Few of us realize that steel and steel products are a major part of our everyday lives. Everything from computers, cars, and steel piles, to supports in buildings and thousands of other products all contain steel. But have you ever wondered how steel is actually made?
Back to the Beginning
In 1886, Henry Bessemer developed the first process to affordably produce steel and it is still used to this day. But it all started with iron ore, which is mined all over the world today. The process entails the crushing of sedimentary rocks that contain iron. Magnetic rollers are then used to separate the iron ore. The iron ore is then mixed with coke – which comes from coal and has a high carbon content – in a furnace to form molten iron or pig iron. Let’s examine the two main types of methods used to accomplish this:
Using the Basic Oxygen Process (BOP) Method
First, the furnace is charged by adding scrap steel to it, which also helps to partly control the temperature within the furnace and provides various other elements to the mix. This mixture varies in composition but usually contains around 25% scrap steel and 75% liquid iron.
Oxygen is then “blasted” into the mix, combining with the impure elements, including some of the carbon. Lime is added to separate the impurities and turn them into slag. To adjust the chemical composition, a sample is taken, analyzed, and supplemented with additional elements.
At this point in the process, the molten steel is poured into a ladle and the slag is separated from the steel. It is then poured into casters and formed into slabs, blooms, or billets and left to cool down. Later, these large blocks are reheated and rolled out or drawn into plates, bars, and beams, which can also undergo further processing including quenching and tempering to further strengthen and may result in abrasion resistant steel as well as other grades.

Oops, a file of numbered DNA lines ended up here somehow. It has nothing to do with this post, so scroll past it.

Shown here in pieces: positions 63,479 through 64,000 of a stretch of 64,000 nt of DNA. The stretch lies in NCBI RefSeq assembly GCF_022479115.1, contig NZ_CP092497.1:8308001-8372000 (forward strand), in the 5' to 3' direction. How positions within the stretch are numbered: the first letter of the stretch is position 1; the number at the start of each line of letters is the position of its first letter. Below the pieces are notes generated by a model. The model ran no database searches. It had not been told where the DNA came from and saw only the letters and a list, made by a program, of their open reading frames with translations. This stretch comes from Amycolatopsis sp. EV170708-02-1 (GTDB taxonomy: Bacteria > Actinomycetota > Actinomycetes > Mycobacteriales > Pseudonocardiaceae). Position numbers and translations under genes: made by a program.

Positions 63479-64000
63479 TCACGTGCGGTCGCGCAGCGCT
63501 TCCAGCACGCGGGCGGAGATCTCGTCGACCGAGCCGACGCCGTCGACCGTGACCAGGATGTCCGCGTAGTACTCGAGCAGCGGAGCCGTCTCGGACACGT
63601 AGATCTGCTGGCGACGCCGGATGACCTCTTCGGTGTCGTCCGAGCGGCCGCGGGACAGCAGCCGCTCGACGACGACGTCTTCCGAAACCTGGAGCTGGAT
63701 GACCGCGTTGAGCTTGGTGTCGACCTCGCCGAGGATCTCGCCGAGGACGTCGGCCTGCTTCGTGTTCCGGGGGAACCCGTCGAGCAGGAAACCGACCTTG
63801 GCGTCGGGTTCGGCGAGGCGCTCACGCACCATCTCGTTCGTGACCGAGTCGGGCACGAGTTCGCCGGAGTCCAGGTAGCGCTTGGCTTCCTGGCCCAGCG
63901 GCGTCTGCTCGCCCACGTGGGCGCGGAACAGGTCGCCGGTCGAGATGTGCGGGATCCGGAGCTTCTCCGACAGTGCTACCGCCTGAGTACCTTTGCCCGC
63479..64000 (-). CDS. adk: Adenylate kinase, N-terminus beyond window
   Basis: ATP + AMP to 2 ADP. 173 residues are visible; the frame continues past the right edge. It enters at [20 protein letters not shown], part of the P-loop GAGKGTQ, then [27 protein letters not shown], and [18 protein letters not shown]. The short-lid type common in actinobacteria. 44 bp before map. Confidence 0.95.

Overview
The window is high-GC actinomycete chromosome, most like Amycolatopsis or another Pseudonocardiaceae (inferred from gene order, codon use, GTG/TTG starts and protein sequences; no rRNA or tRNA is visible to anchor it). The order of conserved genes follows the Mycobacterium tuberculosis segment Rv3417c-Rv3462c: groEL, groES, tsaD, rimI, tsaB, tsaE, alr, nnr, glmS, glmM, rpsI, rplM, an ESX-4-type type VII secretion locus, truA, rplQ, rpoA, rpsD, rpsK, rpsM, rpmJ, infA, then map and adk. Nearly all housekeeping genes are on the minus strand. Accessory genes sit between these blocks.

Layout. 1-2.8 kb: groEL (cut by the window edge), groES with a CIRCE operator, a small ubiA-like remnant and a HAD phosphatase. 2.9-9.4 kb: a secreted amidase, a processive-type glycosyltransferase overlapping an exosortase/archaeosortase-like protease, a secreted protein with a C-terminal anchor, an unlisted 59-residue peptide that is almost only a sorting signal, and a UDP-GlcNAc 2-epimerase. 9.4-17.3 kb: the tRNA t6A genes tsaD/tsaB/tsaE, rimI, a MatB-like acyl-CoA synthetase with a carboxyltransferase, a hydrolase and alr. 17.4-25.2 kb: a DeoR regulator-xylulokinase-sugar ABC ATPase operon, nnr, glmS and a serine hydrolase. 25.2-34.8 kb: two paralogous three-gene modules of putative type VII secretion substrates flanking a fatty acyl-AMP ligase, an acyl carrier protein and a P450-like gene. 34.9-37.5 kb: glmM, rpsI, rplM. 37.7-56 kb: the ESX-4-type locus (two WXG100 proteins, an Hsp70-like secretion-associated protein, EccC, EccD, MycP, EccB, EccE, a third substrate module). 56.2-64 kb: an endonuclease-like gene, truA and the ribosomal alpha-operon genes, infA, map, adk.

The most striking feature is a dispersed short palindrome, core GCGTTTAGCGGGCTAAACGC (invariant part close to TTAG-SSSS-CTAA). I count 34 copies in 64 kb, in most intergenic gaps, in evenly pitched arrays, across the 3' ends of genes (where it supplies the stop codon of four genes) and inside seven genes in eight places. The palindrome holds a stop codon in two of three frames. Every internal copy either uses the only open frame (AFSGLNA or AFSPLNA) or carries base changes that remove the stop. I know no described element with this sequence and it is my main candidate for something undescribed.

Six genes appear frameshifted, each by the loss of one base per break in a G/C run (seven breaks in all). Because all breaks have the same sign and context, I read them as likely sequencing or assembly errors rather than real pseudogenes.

Using the Electric Arc Furnace (EAF) Method
In this process, high current electric arcs are used to melt scrap steel with the help of electrodes attached to the lid of the furnace. An electric arc is passed through the electrodes to melt the scrap.
Other metals and elements are also added depending on the desired chemical composition of the steel. Once everything is melted, the impurities combine with the addition of oxygen, while lime is added to separate the impurities into a slag. The molten steel is then poured into casters, similar to the BOP process.
Abrasion Resistant Steel: The Titus Steel Product Difference
Titus Steel’s WEAR products (ENDURA, ENDURA Dual, Manganese) undergo further processing in order to achieve abrasion resistant steel with high wear and work hardening properties that are necessary to extend the life of the steel and reduce unnecessary down time.
About Titus Steel
The Wear & Impact Steel Specialists
Since 1957, Titus Steel has been serving governments, companies, and engineers across North America with exceptional abrasion resistant steel products. Our solutions and products enable our customers to reduce down time, increase payload, and protect employees. We are driven by quality and innovative solutions.
We work hard to build lasting relationships with our suppliers and our customers and have offices as well as warehouses in Toronto, Ontario and Cartersville, Georgia.
To learn more about how Titus Steel can help you, contact us today.